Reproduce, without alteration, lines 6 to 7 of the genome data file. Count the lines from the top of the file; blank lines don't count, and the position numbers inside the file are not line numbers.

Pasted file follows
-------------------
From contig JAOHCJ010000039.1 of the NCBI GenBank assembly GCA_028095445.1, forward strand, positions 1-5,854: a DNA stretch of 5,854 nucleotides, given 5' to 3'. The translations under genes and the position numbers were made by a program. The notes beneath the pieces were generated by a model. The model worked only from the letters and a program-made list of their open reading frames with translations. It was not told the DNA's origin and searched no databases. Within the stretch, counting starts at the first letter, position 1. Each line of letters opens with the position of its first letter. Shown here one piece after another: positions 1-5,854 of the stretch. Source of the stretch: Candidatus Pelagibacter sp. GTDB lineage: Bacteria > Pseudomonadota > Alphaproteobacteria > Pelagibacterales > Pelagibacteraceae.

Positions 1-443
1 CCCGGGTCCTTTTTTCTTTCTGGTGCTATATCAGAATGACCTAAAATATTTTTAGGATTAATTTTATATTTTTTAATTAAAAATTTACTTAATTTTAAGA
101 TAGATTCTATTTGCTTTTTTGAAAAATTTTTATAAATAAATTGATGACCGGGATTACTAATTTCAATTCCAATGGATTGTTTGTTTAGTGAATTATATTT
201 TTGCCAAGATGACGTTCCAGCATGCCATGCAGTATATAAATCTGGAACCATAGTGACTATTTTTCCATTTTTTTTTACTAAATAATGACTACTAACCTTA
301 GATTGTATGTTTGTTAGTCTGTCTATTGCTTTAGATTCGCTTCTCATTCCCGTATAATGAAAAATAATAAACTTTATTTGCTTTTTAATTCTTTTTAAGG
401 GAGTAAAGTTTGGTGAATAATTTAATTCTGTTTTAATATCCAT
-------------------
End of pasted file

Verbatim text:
301 GATTGTATGTTTGTTAGTCTGTCTATTGCTTTAGATTCGCTTCTCATTCCCGTATAATGAAAAATAATAAACTTTATTTGCTTTTTAATTCTTTTTAAGG
401 GAGTAAAGTTTGGTGAATAATTTAATTCTGTTTTAATATCCAT